Aristotle’s 6 elements of Drama have provided a firm foundation to story writing.
In the play ‘Hamlet’ , Aristotle’s theory of plot is obvious. Aristotle explains the plot to be the story.
The ‘Exposition’, the setting of the plot. ‘Hamlet’ opens with the information of the incestual marriage between his Mother and Uncle.
The ‘Climax’, when Hamlet discovers that his Uncle has murdered his father a chain reaction begins. Hamlet’s procrastination enables many turning points.
E.g. Hamlet refusing to kill Claudius.
“To take him in the purging of his soul,
When he is fit and season’d for his passage?
(Shakespeare. Hamlet. 1999.)
In ‘Hamlet’ the ending of the plot truly depicts tragedy. This is the ‘Denouement’.
Aristotle describes tragedy as “…an imitation of an action that is serious, complete, and of a certain magnitude; in language embellished with each kind of artistic ornament, the several kinds being found in separate parts of the play; in the form of action, not of narrative; through pity and fear effecting the proper purgation of these emotions”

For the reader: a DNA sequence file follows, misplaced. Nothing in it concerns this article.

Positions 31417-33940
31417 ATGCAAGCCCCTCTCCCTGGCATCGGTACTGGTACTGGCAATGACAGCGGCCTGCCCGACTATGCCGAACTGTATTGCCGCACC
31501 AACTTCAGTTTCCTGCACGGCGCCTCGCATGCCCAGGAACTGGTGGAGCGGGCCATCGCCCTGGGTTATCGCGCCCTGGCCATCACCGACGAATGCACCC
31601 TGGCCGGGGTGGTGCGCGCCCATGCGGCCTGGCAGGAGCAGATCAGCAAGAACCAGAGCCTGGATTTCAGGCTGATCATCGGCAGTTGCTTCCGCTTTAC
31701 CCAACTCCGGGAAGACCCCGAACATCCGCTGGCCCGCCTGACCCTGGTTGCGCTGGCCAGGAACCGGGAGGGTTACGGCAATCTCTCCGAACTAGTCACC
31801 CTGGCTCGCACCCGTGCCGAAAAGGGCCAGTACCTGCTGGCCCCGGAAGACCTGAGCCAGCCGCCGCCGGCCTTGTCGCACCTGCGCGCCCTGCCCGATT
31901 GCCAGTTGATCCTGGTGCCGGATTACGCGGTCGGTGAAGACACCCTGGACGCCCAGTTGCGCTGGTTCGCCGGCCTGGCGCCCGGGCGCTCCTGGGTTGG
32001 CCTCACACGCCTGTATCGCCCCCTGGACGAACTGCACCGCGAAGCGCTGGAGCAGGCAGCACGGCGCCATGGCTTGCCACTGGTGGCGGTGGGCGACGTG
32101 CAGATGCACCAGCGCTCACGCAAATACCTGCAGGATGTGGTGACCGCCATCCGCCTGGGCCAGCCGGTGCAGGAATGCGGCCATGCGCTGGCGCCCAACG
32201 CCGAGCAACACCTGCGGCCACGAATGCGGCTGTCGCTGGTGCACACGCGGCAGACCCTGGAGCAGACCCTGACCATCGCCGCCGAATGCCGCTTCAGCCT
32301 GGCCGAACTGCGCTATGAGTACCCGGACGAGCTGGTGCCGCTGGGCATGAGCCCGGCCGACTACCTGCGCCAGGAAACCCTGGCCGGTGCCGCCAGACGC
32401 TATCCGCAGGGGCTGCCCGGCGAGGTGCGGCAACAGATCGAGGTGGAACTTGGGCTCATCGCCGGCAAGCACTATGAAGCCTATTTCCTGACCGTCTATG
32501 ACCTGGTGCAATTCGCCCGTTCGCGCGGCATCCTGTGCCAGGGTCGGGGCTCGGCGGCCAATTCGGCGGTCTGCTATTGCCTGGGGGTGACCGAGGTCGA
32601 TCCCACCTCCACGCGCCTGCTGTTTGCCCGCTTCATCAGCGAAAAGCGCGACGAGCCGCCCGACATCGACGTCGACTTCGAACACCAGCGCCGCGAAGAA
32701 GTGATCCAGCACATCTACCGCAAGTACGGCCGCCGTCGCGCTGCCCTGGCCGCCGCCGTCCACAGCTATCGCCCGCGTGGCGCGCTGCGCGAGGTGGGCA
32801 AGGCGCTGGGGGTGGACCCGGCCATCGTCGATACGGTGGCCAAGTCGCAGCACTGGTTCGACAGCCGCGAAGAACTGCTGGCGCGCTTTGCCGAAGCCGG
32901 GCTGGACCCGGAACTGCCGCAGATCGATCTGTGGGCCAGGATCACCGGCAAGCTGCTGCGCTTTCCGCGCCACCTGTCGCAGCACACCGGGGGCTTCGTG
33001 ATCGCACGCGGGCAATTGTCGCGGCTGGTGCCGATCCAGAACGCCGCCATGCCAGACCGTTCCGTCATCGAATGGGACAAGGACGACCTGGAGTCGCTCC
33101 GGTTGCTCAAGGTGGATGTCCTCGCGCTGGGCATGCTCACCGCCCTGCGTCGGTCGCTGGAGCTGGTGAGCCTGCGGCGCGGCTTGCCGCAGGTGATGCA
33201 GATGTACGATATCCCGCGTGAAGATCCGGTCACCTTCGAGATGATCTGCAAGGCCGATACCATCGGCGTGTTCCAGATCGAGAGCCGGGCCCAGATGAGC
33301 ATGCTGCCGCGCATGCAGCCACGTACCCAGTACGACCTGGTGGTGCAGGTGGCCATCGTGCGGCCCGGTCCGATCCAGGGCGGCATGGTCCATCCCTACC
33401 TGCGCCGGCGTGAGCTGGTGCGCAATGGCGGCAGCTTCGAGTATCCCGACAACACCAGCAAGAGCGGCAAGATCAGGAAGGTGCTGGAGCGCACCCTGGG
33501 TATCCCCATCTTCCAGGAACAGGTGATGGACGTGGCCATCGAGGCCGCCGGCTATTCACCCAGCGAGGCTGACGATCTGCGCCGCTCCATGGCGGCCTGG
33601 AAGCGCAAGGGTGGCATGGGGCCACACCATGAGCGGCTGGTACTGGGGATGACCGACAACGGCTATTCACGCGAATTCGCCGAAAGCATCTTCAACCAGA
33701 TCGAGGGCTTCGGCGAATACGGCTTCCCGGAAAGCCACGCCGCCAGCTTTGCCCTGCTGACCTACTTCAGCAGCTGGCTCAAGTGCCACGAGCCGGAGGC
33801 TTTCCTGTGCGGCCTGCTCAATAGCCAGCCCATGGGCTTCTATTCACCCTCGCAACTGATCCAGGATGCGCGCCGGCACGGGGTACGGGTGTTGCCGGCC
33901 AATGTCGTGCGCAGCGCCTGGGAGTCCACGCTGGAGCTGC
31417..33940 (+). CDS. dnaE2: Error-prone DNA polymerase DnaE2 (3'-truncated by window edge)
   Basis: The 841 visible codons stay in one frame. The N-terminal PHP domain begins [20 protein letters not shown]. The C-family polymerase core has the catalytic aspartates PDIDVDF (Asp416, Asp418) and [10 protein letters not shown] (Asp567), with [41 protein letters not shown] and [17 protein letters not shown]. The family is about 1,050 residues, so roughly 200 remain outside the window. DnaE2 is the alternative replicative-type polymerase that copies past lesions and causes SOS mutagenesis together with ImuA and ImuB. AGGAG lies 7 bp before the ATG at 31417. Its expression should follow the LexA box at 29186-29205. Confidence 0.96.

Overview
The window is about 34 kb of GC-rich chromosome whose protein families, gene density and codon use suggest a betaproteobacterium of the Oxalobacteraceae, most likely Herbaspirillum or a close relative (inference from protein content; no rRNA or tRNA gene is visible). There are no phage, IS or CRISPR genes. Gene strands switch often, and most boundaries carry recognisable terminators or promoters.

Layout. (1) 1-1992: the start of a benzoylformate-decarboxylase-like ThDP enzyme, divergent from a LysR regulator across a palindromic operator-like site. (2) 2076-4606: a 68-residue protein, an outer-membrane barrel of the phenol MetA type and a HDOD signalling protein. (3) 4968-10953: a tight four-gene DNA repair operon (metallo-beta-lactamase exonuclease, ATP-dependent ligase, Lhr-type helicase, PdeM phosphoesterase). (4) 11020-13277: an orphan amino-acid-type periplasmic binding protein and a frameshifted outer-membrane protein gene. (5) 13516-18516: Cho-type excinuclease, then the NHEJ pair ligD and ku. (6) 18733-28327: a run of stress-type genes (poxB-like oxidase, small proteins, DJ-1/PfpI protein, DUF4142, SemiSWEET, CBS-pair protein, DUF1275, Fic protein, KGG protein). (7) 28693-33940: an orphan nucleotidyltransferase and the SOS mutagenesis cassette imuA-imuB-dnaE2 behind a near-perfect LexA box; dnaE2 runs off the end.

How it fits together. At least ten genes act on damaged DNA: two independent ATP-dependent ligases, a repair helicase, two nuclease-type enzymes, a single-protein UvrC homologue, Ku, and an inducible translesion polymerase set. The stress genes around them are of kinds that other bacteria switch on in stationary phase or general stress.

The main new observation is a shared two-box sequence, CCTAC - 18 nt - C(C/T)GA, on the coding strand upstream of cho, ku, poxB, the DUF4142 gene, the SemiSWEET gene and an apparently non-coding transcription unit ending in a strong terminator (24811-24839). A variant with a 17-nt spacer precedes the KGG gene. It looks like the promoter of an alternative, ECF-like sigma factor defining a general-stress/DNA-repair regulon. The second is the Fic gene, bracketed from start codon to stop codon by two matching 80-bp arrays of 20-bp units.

Catharsis is seen in ‘Hamlet’ through out the play. The audience is left feeling drained. This is known as the “purging” of emotion.
In the Film ‘Il Postino’, the protagonist Mario falls under Aristotle’s theory of characters. Mario is the perfect example for “Reversal”.
Mario is a lonely man stuck on an Island.
“…charater determines men’s quailities, but it is by their actions that they are happy or the reverse.”
(Aristotle. Poetics. 2007)
His fortune changes from bad to good when he meets Beatrice who he serenades with poetry.
“Your smile is a rose. Your laugh is a sudden silvery wave.”
(Il Postino. 1994)
After Mario and Beatrice wed, Mario is at a politics rally where his fate changes from good to bad when he is shot.
Although this is in Aristotle’s theory a “Tragedy” the ending of the film depicts Mario died happy, leaving the audience with a feeling of resolution but also pity.